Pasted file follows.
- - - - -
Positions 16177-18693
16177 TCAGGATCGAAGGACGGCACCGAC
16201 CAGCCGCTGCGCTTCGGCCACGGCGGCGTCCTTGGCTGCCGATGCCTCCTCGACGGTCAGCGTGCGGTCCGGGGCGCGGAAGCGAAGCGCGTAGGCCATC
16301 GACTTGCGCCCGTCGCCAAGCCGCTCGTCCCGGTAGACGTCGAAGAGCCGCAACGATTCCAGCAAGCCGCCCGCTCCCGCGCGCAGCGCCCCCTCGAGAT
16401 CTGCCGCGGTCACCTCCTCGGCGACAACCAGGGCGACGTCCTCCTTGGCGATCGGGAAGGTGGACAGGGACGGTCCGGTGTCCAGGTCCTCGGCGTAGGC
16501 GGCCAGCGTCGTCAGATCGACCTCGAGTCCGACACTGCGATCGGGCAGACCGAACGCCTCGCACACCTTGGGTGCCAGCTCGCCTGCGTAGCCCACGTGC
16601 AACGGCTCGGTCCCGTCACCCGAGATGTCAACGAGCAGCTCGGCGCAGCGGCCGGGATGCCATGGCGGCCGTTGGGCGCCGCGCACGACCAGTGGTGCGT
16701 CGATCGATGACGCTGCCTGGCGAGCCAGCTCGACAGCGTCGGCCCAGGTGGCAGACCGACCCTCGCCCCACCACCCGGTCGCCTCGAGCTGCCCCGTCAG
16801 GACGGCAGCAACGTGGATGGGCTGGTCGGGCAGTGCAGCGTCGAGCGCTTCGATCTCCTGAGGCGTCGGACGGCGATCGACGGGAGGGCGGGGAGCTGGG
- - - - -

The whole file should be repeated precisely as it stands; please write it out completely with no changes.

Positions 16177-18693
16177 TCAGGATCGAAGGACGGCACCGAC
16201 CAGCCGCTGCGCTTCGGCCACGGCGGCGTCCTTGGCTGCCGATGCCTCCTCGACGGTCAGCGTGCGGTCCGGGGCGCGGAAGCGAAGCGCGTAGGCCATC
16301 GACTTGCGCCCGTCGCCAAGCCGCTCGTCCCGGTAGACGTCGAAGAGCCGCAACGATTCCAGCAAGCCGCCCGCTCCCGCGCGCAGCGCCCCCTCGAGAT
16401 CTGCCGCGGTCACCTCCTCGGCGACAACCAGGGCGACGTCCTCCTTGGCGATCGGGAAGGTGGACAGGGACGGTCCGGTGTCCAGGTCCTCGGCGTAGGC
16501 GGCCAGCGTCGTCAGATCGACCTCGAGTCCGACACTGCGATCGGGCAGACCGAACGCCTCGCACACCTTGGGTGCCAGCTCGCCTGCGTAGCCCACGTGC
16601 AACGGCTCGGTCCCGTCACCCGAGATGTCAACGAGCAGCTCGGCGCAGCGGCCGGGATGCCATGGCGGCCGTTGGGCGCCGCGCACGACCAGTGGTGCGT
16701 CGATCGATGACGCTGCCTGGCGAGCCAGCTCGACAGCGTCGGCCCAGGTGGCAGACCGACCCTCGCCCCACCACCCGGTCGCCTCGAGCTGCCCCGTCAG
16801 GACGGCAGCAACGTGGATGGGCTGGTCGGGCAGTGCAGCGTCGAGCGCTTCGATCTCCTGAGGCGTCGGACGGCGATCGACGGGAGGGCGGGGAGCTGGG